Market Overview

David Kiger Shares Six Key Factors to Consider When Picking a Location for Your Startup


Successful Angel Investor Explains Why Community and Competition
Matter When Choosing a Startup Location

Anyone who has bought a house or had other real estate dealings has
likely heard the familiar phrase "location, location, location." The
quality of the area where a residence sits is tied to the home's overall
value. The same can be true for a small business. Finding an ideal spot
to set up shop can lead to positive exposure to potential clients.

, founder and executive chairman of the global logistics
company Worldwide Express and a major investor and strategic advisor for
a diverse portfolio of ventures including Alef
, Exos Transport Group and beGlammed,
shares six key factors to consider when choosing the right location for
your startup.

  1. Consider a move. "It may be instinctual for a prospective entrepreneur
    to assume his or her current home is a good place to start a business.
    Making a move to another city or state is a big personal shift, so
    adding a startup effort on top of that can be daunting," Kiger says.
    "However, it may be beneficial to do some research to figure out where
    the best place would actually be for your business. There is no
    shortage of reports that declare where business owners should flock to
    and where they will have the best chance to succeed."
  2. Access to funding. "A major move to either coast likely isn't feasible
    for the bulk of prospective entrepreneurs," Kiger explains. "Yet there
    are startups that could clearly benefit from shifting to more fertile
    ground like Silicon Valley. Surrounding yourself with potential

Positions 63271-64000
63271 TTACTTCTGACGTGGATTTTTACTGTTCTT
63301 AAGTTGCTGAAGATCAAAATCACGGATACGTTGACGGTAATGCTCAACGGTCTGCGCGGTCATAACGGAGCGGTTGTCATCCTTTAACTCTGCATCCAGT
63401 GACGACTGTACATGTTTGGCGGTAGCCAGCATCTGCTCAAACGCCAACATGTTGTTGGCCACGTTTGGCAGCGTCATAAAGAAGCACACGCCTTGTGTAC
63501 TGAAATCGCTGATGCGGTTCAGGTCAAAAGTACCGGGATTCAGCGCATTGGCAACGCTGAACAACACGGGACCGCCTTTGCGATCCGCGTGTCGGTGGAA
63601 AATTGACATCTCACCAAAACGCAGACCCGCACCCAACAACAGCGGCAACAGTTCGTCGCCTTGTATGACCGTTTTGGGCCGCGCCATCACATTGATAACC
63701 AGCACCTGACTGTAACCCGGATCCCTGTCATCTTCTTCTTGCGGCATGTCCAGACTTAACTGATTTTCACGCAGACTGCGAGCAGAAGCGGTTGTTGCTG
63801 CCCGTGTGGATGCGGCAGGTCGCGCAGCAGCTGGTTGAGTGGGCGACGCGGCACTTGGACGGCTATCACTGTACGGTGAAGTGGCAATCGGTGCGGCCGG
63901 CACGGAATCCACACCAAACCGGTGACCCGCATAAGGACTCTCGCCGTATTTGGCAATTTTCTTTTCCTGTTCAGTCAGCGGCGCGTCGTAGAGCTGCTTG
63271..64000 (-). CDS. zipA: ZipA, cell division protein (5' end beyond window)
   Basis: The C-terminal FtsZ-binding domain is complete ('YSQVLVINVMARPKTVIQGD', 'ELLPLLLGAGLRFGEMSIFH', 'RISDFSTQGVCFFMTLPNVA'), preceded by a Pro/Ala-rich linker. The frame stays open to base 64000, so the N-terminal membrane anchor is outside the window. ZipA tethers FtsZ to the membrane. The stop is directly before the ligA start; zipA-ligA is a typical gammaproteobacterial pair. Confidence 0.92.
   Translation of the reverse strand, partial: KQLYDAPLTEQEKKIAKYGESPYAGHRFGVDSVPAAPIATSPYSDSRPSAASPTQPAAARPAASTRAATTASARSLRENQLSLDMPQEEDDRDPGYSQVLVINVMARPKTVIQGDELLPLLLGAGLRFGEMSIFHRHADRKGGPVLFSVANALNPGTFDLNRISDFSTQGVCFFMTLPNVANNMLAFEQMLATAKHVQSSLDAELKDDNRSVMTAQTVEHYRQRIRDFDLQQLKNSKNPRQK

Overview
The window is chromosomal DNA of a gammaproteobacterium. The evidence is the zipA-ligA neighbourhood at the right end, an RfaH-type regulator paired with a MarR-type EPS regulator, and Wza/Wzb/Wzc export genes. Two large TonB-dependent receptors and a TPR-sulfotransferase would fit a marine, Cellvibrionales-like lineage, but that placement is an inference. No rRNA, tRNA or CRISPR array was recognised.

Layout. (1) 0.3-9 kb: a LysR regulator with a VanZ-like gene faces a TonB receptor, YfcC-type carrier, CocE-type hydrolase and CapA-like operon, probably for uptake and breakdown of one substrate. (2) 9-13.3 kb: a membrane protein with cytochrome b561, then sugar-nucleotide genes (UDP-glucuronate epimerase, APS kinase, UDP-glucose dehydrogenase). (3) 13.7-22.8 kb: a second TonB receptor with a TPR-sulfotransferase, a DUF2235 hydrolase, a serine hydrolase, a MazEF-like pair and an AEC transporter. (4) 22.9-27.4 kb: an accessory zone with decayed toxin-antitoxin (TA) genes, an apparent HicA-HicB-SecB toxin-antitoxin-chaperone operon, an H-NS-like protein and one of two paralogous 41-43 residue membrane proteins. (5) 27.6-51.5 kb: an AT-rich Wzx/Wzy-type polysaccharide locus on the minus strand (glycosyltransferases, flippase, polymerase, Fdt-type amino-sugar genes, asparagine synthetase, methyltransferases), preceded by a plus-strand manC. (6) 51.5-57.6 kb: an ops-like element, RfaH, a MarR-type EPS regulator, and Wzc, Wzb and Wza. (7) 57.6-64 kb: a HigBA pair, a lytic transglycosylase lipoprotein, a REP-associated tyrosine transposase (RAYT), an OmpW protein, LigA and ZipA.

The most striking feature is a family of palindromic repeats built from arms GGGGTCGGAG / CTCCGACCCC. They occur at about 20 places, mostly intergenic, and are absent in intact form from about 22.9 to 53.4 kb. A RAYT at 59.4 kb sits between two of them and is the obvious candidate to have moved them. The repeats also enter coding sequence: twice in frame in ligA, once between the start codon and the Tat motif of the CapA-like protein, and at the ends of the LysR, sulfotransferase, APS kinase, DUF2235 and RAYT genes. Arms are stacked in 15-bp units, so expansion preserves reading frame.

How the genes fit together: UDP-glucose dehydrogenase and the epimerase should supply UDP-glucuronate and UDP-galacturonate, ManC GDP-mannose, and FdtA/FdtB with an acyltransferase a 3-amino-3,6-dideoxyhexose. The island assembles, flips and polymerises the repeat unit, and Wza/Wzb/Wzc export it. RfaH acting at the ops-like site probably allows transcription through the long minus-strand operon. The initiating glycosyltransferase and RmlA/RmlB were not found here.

investors is a great way to find someone that will support your
  3. Community. "Beyond the macro issues of identifying the right city and
    state, small business owners also need to analyze how their business
    would fit in the community," Kiger shares. "By recognizing where their
    potential customers are, where they congregate, how they spend their
    money and how to reach them, they can refine the search. Economic and
    demographic factors play a significant role here."
  4. Foot traffic. "Most small businesses — depending on their products and
    market — will want to be visible enough to catch a potential client's
    eye. Granted, acquiring a prime section of a busy shopping area won't
    be cheap," Kiger says. "But a strong physical presence can go a long
    way in attracting foot traffic, just as a strong online and social
    media presence can attract web traffic."
  5. The details. "For an entrepreneur who has identified a major move is
    needed in order to launch a business, there is an abundance of details
    that may not be top of mind but should be investigated," Kiger
    explains. "Looking into factors like local government rules, taxes,
    parking availability and public transportation are important to look
    in to when choosing your business location."
  6. Competition. "In a perfect world, a small business might be so unique
    and so in-demand that it would earn the status of being 'the only game
    in town.' That's not terribly realistic, however, as competition —
    physical and online — is seemingly everywhere," Kiger says. "In
    determining a location, special attention must be paid to the other
    businesses that are already established. Well-known companies have the
    advantage of time, reputation and client base."

On the other hand, there are those who veer away from the "location,
location, location" theory in business. The rise of online commerce
introduced revolutionary shifts in the past several decades, so it's
important for business owners to also establish an effective web
strategy. Overall, both the physical location of a business and its
online presence are crucial when starting a business. It's up to
business owners to come up with effective strategies to handle both in
order to meet their end goals.

About David Kiger

David Kiger, founder and executive chairman of the global logistics
company Worldwide Express, is a major investor and strategic advisor for
a diverse portfolio of ventures including Alef
, Exos Transport Group and beGlammed.
Kiger offers advice to entrepreneurs through his blogs on leadership and
helping socially and economically disadvantaged businesses. Follow him
on Twitter: @DavidKiger

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